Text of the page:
|Course Dates||Meeting Times||Status||Instructor(s)||CRN||Registration|
|July 29, 2019 - August 02, 20197/29 - 8/02||M-F 8:30A-11:20A||Open||Elizabeth Aston||11124||not currently available for registration|
The primary objective of this course is to gain a strong knowledge foundation in the organization and function of the nervous system. Throughout the course, we will explore the various methods and theories that begin to explain both normal and abnormal human behavior. Throughout this course, we will cover a broad range of topics in biopsychology including basic neuroanatomy and neurophysiology, an overview of neurons and their function, and how the nervous system is influenced by various pharmacological agents. We will also examine neurological disorders and promising treatments.
This course will provide an introduction to biological psychology, which includes the scientific study of the structure and function of the nervous system, the development and evolution of neural and behavioral systems, and interactions among physiology, behavior, environment, and genetics. At the end of this course, students will have learned about the biological basis of behavior and will have received a foundation in what is currently known and understood about the biological basis of emotion, mental illness, sensation and perception, the impact of substance use on the brain, and many neuro-psychiatric disorders. In addition, students will acquire a basic understanding of neuron structure and function, will be able to identify numerous neurotransmitters and their actions, and will gain knowledge on commonly misused drugs and their impact on the brain.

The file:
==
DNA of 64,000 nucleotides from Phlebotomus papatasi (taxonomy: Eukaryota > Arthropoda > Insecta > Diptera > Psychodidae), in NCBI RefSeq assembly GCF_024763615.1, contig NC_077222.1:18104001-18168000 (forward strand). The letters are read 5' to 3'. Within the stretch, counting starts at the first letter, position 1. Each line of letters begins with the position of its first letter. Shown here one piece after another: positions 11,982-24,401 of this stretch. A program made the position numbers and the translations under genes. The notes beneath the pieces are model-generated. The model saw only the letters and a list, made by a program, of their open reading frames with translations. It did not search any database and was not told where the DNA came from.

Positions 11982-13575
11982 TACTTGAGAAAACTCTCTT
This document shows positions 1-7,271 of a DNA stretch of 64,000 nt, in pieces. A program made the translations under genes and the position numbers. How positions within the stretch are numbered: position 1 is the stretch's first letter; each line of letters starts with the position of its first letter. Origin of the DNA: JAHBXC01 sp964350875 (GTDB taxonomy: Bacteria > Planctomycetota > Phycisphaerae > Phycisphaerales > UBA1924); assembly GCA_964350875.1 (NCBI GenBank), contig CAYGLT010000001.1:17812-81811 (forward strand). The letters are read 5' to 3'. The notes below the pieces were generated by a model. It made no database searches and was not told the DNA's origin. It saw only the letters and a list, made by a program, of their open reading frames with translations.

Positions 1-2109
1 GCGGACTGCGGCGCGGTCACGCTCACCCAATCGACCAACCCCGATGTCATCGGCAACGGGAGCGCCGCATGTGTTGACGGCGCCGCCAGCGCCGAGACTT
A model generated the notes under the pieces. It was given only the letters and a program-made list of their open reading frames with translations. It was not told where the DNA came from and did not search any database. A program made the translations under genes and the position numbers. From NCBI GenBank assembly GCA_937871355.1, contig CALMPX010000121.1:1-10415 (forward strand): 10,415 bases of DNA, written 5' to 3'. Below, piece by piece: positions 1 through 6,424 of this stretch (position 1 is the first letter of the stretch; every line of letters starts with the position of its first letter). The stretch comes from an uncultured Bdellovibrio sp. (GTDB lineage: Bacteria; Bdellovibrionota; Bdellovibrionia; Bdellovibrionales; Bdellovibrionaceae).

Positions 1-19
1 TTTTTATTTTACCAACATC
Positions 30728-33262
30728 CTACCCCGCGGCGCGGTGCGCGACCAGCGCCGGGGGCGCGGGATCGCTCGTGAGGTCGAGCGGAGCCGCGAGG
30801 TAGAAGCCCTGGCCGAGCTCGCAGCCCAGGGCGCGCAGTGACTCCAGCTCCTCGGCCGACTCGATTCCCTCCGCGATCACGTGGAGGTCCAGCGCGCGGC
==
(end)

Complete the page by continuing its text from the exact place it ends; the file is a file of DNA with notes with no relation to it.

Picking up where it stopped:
The format of this one-week course will include lectures, and video presentations. Through reading, researching, and discussing information on a variety of topics, students will acquire knowledge concerning the fundamental physiological mechanisms and principles that govern human behavior. Students will lead and engage in discussions on multiple topics pertaining to neuroscience and biopsychological research. Individual and small group assignments will include readings, quizzes, and social media assignments. Students will also participate in active learning exercises (i.e., class discussion, activities, short papers, presentations) and will ultimately be expected to apply their critical thinking skills and knowledge towards completion of a final research paper.
By the end of this course, students will be able to:
1. Identify basic brain structures and functional neural systems
2. Describe the process of signaling between nerve cells and the impact on behavior
3. Understand the role of various neurotransmitters in the etiology and treatment of various psychopathologies such as, schizophrenia, depression, anxiety, and substance use disorders
4. Describe the functional neurological changes that occur in major neurological diseases and disorders such as Alzheimer’s disease, Parkinson’s disease, Huntington’s disease, and Multiple Sclerosis
5. Use scientific terminology appropriately in reference to biology and behavior
6. Engage in scientific academic inquiry to explore personal and current interest topics
Prerequisites: None required. This course is an introduction to biopsychology and neuroscience.
Brown’s Pre-College Program in the liberal arts and sciences, offering over 200 non-credit courses, one- to four-weeks long, taught on Brown’s campus. For students completing grades 9-12 by June 2019.Visit Program Page Learn How to Apply